• Cucumber, marinated heirloom cherry tomatoes, mint yogurt sauce

  • Nashville Hot Popcorn Chicken

    • Popcorn chicken, Bread and Butter pickles with a side of ranch

  • Vegan Pulled Pork (available at Williamsburg)

    • Jackfruit, pickled peaches, Carolina style BBQ sauce, kaiser roll, hand cut fries or house salad

  • Lobster Roll

    • Meyer lemon aioli, tarragon, Old Bay, sweet Hawaiian bun, hand cut fries or salad

  • Stone Fruit Salad

    • Seasonal stone fruit, arugula, frisée, Stilton, pickled cherries, walnut vinaigrette

  • Brooklyn Cured Bratwurst (available at Prospect Park)

    • Cucumber-dill salad, mustard new potatoes, house-made sauerkraut


Movie-Inspired Poems at Nitehawk Prospect Park

Special thanks to Max Cavanaugh, Kevin Maher and Nick Nadel for helping to make this possible. Also to Nicki Lilavois and Bob Hoff for their essential help with the first installation of the marquee poems. The final poems appeared January 2018. 

About Saint Flashlight:

Saint Flashlight is the art installation duo of Molly Gross and Drew Pisarra, two lifelong friends and published poets currently devoted to placing verse in public spaces. One previous project involved haikus written in black electrician’s tape on the walls of the Crest True Value Hardware in Williamsburg.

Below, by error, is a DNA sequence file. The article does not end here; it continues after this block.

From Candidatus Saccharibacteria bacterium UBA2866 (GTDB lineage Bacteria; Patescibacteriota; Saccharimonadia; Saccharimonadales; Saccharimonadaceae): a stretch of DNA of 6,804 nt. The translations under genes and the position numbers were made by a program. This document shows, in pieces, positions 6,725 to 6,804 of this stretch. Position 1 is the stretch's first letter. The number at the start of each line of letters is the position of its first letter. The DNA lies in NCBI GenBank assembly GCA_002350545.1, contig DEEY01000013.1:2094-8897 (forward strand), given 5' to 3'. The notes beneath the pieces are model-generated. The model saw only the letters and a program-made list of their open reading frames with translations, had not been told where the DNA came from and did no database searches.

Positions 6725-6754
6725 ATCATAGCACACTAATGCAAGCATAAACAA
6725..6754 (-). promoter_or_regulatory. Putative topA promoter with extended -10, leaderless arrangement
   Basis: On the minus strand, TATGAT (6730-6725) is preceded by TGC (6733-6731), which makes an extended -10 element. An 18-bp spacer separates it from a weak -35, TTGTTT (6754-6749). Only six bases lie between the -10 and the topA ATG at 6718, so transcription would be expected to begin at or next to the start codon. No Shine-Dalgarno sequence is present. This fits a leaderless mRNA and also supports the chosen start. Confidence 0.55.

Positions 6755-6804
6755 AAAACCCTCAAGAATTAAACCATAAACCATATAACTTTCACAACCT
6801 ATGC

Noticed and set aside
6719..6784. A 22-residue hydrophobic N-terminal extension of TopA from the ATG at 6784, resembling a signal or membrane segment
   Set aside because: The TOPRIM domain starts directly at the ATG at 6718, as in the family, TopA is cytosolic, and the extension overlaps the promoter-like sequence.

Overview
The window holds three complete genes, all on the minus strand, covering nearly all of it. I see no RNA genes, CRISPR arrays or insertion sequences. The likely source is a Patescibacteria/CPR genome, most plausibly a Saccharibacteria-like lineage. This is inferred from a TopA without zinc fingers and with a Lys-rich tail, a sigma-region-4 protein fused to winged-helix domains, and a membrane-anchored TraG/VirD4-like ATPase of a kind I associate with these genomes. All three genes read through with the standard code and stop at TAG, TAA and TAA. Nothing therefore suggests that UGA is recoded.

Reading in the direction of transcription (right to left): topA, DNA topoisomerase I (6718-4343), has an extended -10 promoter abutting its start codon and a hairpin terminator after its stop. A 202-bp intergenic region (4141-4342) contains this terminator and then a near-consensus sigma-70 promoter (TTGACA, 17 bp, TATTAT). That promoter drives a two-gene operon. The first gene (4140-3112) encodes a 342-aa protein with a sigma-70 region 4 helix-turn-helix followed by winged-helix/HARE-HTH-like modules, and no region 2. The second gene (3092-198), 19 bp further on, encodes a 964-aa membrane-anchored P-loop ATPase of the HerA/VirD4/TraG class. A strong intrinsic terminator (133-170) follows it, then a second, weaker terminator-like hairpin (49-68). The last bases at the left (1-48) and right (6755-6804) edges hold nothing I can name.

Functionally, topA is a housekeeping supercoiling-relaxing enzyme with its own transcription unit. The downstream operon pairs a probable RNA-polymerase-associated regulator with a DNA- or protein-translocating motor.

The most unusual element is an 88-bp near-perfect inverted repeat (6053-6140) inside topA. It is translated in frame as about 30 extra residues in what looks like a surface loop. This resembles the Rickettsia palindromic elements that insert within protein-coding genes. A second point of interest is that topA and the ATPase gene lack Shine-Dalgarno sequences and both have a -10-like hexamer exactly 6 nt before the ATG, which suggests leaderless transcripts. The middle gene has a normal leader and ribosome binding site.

Molly Gross cofounded the Filmette Film Festival at Harvestworks last year. Her love of film, especially Japanese, is pronounced as is her desire to sing and dance. Her latest chapbook of poems, Crisscross (2016), can be read online at

Drew Pisarra has been known to stage Gertrude Stein plays, turn Fassbinder movies into poems, and blog weekly about Korean cinema. He recently grew a mustache to play Nietzsche in an opera by the Austrian-American composer Gisburg.




A Tree Grows in Brooklyn
seed from a book not
the screen she cracked it open
under the skylight

-Karen Hudes (written for Leonard Library)